Reach Farther
Volunteer Spotlight: Cindy Trevathan

Cindy Trevathan, a long-time volunteer for REACH of Macon County, would like to see a larger presence in Highlands.  

While the shelter and its offices are located in Franklin, REACH serves all of Macon County and now, Jackson County. 

 Her involvement began when she was asked to sit on the board so Highlands could be represented. Eight years later, she’s still an active board member and passionate about what REACH does for those clients in need of the many resources REACH provides.

REACH stands for Resources, Education, Assistance, Counseling, and Housing.  They offer 24-hour free confidential help and have a new shelter, which opened in 2016.  The VanDrake Shelter can house 25 people in private suites where families are able to have their own space. 

“It’s been wonderful to see how we’ve grown,” says Trevathan. “I’ve watched how it has evolved and seen how the organization has grown stronger.  When you get that reinforcement that you’re making a difference, it makes you look towards the next step.”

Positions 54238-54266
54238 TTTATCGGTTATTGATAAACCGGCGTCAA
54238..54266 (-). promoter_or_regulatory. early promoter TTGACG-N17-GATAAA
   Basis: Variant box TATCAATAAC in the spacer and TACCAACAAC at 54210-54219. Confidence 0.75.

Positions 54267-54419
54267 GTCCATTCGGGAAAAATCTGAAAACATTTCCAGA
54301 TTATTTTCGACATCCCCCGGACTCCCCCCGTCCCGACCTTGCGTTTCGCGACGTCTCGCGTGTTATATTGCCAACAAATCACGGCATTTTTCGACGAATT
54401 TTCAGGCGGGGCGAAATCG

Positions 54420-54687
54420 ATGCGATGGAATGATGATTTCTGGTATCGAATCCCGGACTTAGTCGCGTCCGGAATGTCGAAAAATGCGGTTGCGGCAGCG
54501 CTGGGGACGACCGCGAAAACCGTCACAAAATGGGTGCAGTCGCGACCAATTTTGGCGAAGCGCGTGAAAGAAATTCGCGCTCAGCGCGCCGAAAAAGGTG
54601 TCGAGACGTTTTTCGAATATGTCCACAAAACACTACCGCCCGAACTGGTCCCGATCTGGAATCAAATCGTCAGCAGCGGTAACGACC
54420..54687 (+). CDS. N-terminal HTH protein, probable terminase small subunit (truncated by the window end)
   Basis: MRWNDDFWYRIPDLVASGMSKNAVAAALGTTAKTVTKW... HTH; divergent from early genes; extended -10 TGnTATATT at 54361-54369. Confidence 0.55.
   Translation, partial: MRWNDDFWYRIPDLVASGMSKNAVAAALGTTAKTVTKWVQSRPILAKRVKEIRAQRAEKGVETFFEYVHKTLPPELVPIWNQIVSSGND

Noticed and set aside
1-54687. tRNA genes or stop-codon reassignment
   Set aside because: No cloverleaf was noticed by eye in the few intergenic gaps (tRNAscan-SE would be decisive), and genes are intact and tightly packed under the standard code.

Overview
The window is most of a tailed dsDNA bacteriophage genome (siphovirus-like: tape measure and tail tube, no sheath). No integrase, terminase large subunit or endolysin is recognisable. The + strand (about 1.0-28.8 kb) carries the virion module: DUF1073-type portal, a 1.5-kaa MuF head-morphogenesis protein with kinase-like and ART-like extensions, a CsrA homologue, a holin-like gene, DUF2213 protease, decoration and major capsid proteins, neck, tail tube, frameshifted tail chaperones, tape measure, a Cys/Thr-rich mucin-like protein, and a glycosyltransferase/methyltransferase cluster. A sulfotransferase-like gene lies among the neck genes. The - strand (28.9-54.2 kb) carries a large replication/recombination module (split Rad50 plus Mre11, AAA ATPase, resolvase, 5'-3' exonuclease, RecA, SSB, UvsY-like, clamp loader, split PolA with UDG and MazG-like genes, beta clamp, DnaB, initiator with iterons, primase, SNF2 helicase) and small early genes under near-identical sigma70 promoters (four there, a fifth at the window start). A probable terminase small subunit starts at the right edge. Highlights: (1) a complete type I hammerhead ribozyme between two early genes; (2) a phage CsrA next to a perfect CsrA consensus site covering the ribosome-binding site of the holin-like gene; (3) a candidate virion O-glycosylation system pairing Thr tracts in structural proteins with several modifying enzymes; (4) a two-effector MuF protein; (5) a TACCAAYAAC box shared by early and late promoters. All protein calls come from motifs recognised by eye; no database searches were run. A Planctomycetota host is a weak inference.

The domestic violence statistics are sobering and apply to people of every socioeconomic background.  One of the biggest areas of effort for REACH is to educate people of all ages as to what constitutes domestic violence.  The United States Department of Justice defines domestic violence as a pattern of abusive behavior in any relationship that’s used by one partner to gain or maintain power and control over another intimate partner. 

Domestic violence can be physical, sexual, emotional, economic, or psychological actions or threats of actions that influence another person.  This includes any behaviors that intimidate, manipulate, humiliate, isolate, frighten, terrorize, coerce, threaten, blame, hurt, injure, or wound someone.

By spending time at the shelter, Trevathan has witnessed first-hand the effects of domestic violence. She has seen young mothers and children who have nowhere to go and single women who have been abandoned after 40 years of marriage. 

“Where do these families go if there is no shelter?” she wonders.

If you think you or someone you know may need their services, or for more information, visit, call (828) 369-5544 in Macon County or (828) 586-8969 in Jackson County.